Cushing’s disease is caused by a pituitary adenoma that secretes elevated levels of adrenocorticotropic hormone (ACTH), which stimulates the adrenal glands to produce excess cortisol.1 The tumours are most frequently microadenomas (≤1 cm in diameter) while corticotroph macroadenomas are responsible for approximately 10 % of cases.
Cushing’s disease is caused by a pituitary adenoma that secretes elevated levels of adrenocorticotropic hormone (ACTH), which stimulates the adrenal glands to produce excess cortisol.1 The tumours are most frequently microadenomas (≤1 cm in diameter) while corticotroph macroadenomas are responsible for approximately 10 % of cases. Cushing’s disease is the most common form of endogenous Cushing’s syndrome accounting for about 70 % of patients with this condition and has an estimated annual incidence of 0.1–2.0 new cases per 100,000 worldwide.2–4 Chronic stimulation by ACTH produces diffuse bilateral hyperplasia of the adrenal cortex which can sometimes become nodular and enlarged. The primary clinical symptoms of Cushing’s disease are due to hypercortisolism. Symptoms and signs develop gradually and include weight gain (particularly on the trunk and face), fatigue, proximal muscle weakness, oedema, diabetes, hypertension, sleep disturbances, cognitive impairment, depression, osteoporosis, infections, skin atrophy, ecchymosis, hirsutism and menstrual irregularities in women and decreased libido and erectile dysfunction in men. If Cushing’s disease is left untreated or uncontrolled, this can result in severe complications including ischaemic and thromboembolic cardiovascular events.5 Individuals with such progression have a mortality rate four to five times higher than an age- and sex-matched population.4,6,7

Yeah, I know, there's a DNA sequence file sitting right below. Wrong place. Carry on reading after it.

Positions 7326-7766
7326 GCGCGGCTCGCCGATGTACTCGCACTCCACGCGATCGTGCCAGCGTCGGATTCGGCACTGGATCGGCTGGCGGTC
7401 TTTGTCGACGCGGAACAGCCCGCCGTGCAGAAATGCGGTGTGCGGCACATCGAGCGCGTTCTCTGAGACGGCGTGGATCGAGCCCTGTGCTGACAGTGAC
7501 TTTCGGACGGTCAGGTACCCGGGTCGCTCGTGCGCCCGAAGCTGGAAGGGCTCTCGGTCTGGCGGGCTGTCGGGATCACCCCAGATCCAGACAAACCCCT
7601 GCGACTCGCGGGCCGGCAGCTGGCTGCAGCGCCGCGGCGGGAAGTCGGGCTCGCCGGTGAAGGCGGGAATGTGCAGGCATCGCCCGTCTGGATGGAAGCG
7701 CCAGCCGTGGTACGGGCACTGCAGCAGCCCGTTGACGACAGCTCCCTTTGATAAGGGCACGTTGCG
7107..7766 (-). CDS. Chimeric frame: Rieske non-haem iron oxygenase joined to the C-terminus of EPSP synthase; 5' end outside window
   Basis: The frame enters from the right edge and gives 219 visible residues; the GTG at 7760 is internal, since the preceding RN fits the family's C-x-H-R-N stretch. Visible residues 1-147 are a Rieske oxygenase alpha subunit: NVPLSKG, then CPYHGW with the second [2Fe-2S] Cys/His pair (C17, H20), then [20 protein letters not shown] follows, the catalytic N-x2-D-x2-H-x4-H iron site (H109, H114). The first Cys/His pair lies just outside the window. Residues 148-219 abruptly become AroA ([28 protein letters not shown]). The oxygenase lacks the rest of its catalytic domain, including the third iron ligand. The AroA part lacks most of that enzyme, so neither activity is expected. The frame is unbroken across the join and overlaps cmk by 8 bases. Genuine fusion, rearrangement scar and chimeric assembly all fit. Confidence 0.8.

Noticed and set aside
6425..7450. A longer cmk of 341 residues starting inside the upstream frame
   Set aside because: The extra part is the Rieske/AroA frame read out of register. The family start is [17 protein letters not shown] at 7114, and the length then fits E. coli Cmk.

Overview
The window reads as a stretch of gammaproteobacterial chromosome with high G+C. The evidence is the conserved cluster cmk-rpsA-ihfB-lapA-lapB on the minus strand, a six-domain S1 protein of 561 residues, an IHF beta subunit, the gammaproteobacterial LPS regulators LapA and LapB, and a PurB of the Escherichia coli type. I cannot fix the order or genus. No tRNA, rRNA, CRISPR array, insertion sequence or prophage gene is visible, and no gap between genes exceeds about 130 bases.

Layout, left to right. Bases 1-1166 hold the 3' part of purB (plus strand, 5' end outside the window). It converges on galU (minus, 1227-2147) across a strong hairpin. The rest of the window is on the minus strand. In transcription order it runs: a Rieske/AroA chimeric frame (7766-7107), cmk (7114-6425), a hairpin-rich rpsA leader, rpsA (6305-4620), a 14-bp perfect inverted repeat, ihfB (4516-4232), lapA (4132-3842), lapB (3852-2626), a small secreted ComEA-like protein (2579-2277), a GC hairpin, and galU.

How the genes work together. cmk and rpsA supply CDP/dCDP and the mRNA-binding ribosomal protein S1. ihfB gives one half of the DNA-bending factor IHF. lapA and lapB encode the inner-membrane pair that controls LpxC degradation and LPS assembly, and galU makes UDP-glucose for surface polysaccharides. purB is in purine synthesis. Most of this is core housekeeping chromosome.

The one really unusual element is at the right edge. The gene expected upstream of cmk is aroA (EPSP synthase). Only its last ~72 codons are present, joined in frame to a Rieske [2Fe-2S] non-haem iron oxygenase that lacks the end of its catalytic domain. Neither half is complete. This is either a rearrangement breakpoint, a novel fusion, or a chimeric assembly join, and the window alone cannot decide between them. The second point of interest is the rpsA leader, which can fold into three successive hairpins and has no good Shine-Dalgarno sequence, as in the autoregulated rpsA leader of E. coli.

Surgical Therapy of Cushing’s Disease
The treatment goals in Cushing’s disease include elective removal of corticotroph tumour while preserving pituitary function, reversal of clinical features, normalisation of biochemical changes and long-term control without recurrence. Surgical removal of the tumour is the first-line treatment; however, the risk of initial surgical failure in microadenoma is 10–35 % and recurrence of Cushing’s disease may reach 20 % in the subsequent ten years. In the case of macroadenoma, surgery is unsuccessful in achieving remission in >45 % of cases, remission rates are lower (12–45 %) and recurrence occurs sooner than in microadenoma (mean 16 versus 49 months).8 The reported rates of remission vary as a result of differing criteria of cortisol values and endpoints used to determine remission, and differences in the timeframe of patient monitoring (see Table 1). Patil et al. found that although surgical remission was achieved in 85.6 % of 215 patients with Cushing’s disease who underwent first line transsphenoidal surgery for resection of a pituitary microadenoma, disease recurrence was found in a quarter of these (25.5 %) at five-year follow up.9 Another study reported a remission rate of 56 % of 63 patients at 9.6 years post-transsphenoidal surgery.10
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